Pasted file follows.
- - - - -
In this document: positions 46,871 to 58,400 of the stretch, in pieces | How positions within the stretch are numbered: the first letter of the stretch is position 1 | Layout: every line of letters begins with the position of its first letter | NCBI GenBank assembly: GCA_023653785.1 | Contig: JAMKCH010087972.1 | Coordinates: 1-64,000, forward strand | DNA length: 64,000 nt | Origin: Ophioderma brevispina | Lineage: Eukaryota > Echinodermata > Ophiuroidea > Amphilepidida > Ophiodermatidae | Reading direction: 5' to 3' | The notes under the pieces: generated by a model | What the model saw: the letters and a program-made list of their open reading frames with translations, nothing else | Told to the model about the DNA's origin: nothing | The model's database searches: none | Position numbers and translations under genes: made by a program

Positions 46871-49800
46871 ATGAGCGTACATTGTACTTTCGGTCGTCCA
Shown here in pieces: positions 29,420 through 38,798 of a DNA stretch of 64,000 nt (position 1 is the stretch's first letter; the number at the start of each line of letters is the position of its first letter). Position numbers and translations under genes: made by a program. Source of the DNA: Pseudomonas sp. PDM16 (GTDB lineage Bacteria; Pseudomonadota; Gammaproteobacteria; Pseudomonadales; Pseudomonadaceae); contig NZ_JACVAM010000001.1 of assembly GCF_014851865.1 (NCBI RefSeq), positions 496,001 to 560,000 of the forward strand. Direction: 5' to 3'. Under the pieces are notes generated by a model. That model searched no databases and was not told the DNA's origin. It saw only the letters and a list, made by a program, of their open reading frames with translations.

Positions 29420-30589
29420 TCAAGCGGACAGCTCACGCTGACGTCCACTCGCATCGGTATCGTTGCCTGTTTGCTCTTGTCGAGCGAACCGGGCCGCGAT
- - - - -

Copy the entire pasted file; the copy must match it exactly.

In this document: positions 46,871 to 58,400 of the stretch, in pieces | How positions within the stretch are numbered: the first letter of the stretch is position 1 | Layout: every line of letters begins with the position of its first letter | NCBI GenBank assembly: GCA_023653785.1 | Contig: JAMKCH010087972.1 | Coordinates: 1-64,000, forward strand | DNA length: 64,000 nt | Origin: Ophioderma brevispina | Lineage: Eukaryota > Echinodermata > Ophiuroidea > Amphilepidida > Ophiodermatidae | Reading direction: 5' to 3' | The notes under the pieces: generated by a model | What the model saw: the letters and a program-made list of their open reading frames with translations, nothing else | Told to the model about the DNA's origin: nothing | The model's database searches: none | Position numbers and translations under genes: made by a program

Positions 46871-49800
46871 ATGAGCGTACATTGTACTTTCGGTCGTCCA
Shown here in pieces: positions 29,420 through 38,798 of a DNA stretch of 64,000 nt (position 1 is the stretch's first letter; the number at the start of each line of letters is the position of its first letter). Position numbers and translations under genes: made by a program. Source of the DNA: Pseudomonas sp. PDM16 (GTDB lineage Bacteria; Pseudomonadota; Gammaproteobacteria; Pseudomonadales; Pseudomonadaceae); contig NZ_JACVAM010000001.1 of assembly GCF_014851865.1 (NCBI RefSeq), positions 496,001 to 560,000 of the forward strand. Direction: 5' to 3'. Under the pieces are notes generated by a model. That model searched no databases and was not told the DNA's origin. It saw only the letters and a list, made by a program, of their open reading frames with translations.

Positions 29420-30589
29420 TCAAGCGGACAGCTCACGCTGACGTCCACTCGCATCGGTATCGTTGCCTGTTTGCTCTTGTCGAGCGAACCGGGCCGCGAT